et al.
    Halmstad University, School of Health and Welfare, Centre of Research on Welfare, Health and Sport (CVHI).
    Back, Jenny
    Halmstad University, School of Health and Welfare, Centre of Research on Welfare, Health and Sport (CVHI).
    Motivational perspectives of a community based electric bike project in Sweden.2018In: Abstract book Advancing Behaviour Change Science. International Society of Behavioral Nutrition and Physical Activity. Hong kong, China, June 3-6, 2018., 2018Conference paper (Refereed)
    Abstract [en]

    Objective

    A community in Sweden runs a project aiming to stimulate citizens to choose active transport to reduce city car traffic, emissions and noise; and to promote residents' health by increased physical activity. Citizens can borrow an electric bike providing electric assistance when pedaling (pedelec) for free for three months to “try and feel”, and are then offered to buy the bike after this period to a reduced price. The project has engaged approximately 500 participants over three years (2015-2017) distributed in three groups per year. Drawing from self-determination theory, the purpose of this study was to examine underlying motives for choosing to use the pedelec above passive transport (car, bus) during and after the three month period.  

     

    Methods

    Semi-structured interviews were performed with eight informants who had participated in the project during 2014-2016. These will be complemented with another 8-10 interviews from the 2017 participant groups. Qualitative content analysis was used to explore and describe attitudes, behaviors, goals and barriers regarding informants’ motives to physical activity in general, as well as specifically directed towards using pedelecs. The interviews were complemented with quantitative measures in two of the groups from 2017 before, during and after participation (N=19).

     

    Results

    Analyses revealed four main themes of motivation. The informants chose the pedelec as a means of transport for health reasons (regular exercise), for economic reasons (avoid having two cars, reducing gasoline and parking costs), for environmental reasons (to reduce environmental impact) and for personal values (related to exercise identity and/or environmental-friendly). Those who used the pedelec regularly felt that their fitness improved and that they had more energy in everyday life. Participants also felt that the pedelec facilitated cycling to a larger extent, and in addition to using it for transport for work or school, they also used it for shopping and leisure activities. 

    Conclusions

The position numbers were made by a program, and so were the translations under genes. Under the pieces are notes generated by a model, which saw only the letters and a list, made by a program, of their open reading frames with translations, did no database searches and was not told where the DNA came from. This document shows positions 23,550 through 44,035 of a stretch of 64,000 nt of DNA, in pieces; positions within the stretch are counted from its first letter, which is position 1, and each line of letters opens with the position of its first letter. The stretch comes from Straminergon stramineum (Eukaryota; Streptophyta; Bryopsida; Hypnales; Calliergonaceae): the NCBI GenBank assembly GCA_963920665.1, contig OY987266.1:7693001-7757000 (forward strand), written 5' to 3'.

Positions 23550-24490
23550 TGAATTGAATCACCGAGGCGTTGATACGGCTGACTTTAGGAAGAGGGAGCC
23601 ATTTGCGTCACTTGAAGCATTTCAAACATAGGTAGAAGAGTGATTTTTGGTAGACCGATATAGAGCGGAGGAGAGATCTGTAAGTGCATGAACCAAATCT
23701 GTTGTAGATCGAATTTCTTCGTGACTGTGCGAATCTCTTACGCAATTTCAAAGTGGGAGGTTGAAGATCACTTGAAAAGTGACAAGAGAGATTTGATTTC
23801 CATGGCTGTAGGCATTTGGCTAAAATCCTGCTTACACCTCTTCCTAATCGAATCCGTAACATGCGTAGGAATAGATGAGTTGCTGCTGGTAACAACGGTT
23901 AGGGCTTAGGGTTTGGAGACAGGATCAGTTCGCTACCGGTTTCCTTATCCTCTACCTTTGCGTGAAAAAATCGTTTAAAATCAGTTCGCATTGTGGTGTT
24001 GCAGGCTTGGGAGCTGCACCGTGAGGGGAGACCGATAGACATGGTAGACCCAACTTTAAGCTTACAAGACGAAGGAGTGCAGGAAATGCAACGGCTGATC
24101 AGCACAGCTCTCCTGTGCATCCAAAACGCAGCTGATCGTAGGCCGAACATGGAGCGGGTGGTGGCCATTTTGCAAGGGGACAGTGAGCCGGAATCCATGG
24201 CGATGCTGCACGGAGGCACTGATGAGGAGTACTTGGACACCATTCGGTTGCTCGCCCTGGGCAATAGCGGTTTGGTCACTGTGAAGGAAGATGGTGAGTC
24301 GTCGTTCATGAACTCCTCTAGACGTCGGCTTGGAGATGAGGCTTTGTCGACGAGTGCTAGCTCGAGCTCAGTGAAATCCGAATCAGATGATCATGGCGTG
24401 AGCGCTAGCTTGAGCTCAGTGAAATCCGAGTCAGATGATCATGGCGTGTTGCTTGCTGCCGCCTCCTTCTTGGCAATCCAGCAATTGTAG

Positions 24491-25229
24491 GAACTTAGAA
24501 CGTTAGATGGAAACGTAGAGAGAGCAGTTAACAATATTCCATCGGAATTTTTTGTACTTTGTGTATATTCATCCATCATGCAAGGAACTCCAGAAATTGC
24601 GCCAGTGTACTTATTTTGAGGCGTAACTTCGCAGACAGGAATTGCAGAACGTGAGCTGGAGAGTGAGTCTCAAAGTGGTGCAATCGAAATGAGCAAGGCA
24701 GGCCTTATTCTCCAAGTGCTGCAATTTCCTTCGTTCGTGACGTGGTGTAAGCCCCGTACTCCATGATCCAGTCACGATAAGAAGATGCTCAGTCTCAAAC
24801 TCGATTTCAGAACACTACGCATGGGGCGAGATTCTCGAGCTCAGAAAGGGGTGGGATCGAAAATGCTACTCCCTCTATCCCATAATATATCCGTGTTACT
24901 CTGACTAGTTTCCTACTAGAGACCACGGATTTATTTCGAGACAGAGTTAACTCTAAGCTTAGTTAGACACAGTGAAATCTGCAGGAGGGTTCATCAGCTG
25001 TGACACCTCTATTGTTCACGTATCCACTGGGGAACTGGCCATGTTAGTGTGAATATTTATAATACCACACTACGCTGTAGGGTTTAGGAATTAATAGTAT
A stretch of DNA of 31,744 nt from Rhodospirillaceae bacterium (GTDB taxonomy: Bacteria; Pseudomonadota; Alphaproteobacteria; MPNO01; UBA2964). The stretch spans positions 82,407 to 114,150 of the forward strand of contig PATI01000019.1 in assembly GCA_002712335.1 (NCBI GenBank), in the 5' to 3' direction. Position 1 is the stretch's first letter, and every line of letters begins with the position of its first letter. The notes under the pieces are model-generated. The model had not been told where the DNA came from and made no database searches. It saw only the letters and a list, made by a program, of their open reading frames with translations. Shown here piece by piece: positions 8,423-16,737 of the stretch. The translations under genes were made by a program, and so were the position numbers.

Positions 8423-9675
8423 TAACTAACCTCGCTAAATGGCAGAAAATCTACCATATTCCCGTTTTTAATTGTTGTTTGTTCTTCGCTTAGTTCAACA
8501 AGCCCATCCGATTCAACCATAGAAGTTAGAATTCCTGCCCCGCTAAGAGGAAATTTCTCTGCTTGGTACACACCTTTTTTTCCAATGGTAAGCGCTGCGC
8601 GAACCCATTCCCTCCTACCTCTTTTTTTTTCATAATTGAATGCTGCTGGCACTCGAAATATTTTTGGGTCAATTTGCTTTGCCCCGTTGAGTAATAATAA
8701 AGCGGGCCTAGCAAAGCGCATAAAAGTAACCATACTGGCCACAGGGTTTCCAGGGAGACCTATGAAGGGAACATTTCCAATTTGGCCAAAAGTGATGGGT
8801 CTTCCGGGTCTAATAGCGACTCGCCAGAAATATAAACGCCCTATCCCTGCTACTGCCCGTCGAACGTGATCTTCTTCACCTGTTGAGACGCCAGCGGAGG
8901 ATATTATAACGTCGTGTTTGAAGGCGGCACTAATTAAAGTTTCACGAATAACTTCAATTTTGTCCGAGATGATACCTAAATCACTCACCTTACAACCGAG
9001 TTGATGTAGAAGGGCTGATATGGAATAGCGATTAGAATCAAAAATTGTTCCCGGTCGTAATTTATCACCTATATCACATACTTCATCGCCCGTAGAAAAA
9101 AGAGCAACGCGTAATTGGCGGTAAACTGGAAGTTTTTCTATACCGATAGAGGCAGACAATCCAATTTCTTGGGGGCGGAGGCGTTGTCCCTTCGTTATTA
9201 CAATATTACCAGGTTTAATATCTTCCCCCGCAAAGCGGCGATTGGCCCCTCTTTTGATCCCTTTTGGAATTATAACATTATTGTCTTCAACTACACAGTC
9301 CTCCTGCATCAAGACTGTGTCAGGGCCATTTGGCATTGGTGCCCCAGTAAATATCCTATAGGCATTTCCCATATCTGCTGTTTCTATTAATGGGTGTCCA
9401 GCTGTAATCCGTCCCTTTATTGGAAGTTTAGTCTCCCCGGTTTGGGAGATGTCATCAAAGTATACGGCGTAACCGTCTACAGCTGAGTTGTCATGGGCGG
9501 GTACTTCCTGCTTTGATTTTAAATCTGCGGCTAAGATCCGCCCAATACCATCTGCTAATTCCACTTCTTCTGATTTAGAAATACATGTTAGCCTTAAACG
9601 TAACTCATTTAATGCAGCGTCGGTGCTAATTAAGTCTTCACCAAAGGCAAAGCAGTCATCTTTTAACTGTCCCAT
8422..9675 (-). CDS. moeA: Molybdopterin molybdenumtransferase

The step from passive to active transport might be challenging, but a pedelec might facilitate such a transition and reduce perceived behavioral barriers. This study could shed some light on how community interventions can be designed to facilitate autonomous motivation towards more sustainable transport behaviors.

  • 5.
    Weman Josefsson, Karin
    et al.
    Halmstad University, School of Health and Welfare, Centre of Research on Welfare, Health and Sport (CVHI), Health and Sport.
    Back, Jenny
    Halmstad University, School of Health and Welfare, Centre of Research on Welfare, Health and Sport (CVHI), Health and Sport.
    Projekt elcyklist – ett motivationsperspektiv2017In: Proceedings of the Nordic Sport Science Conference – ‘The Double-Edged Sword of Sport: Health Promotion Versus Unhealthy Environments’ / [ed] Krister Hertting & Urban Johnson, Halmstad: Halmstad University Press, 2017, p. 39-39Conference paper (Refereed)
  • 6.
    Weman Josefsson, Karin
    et al.
    Halmstad University, School of Health and Welfare, Centre of Research on Welfare, Health and Sport (CVHI).
    Back, Jenny
    Halmstad University, School of Health and Welfare, Centre of Research on Welfare, Health and Sport (CVHI).
    The value of motivational theory to influence active transport behaviors – a Swedish example2019In: The IAFOR Conference series 2019: Independence & Interdependence, Programme & Abstract Book, 2019, p. 107-107Conference paper (Refereed)
    Abstract [en]

    Cycle commuting have been shown to promote major health effects, studies showing as much as 41% lower overall mortality compared to car or collective transport (Celis-Morales et al 2017). Yet, for many of us, there are significant behavioral barriers in changing our transport behavior. On the positive note, studies have shown that bikes providing electric assistance when pedaling (pedelecs) also have positive effects on cardiovascular health and helps people meet physical activity recommendations. It is possible that pedelecs could facilitate active transport by reducing some perceived behavioral barriers by enhancing autonomous motivation in line with self-determination theory (SDT).   The overall purpose was to examine underlying motives for using the pedelec above passive transport (car, bus). Semi-structured interviews (N=14) were used to study motivational aspects of participation in a community based pedelec project. Qualitative content analysis revealed that motives to choose the pedelec was health reasons (regular exercise), economic reasons (e.g. avoid having two cars), environmental reasons (to reduce environmental impact) and personal values (e.g. related to exercise identity).   These four motivational themes can be related to the tenets of SDT and the significance of autonomous motivation for behavioral regulation. The step from passive to active transport might be challenging, but facilitating use of pedelecs and appropriate communication policy might facilitate such a transition. Application of SDT and addressing the motivational themes found in this study could shed some light on motivational drives for active transport and inform community interventions and policies design to adopt sustainable transport behaviors.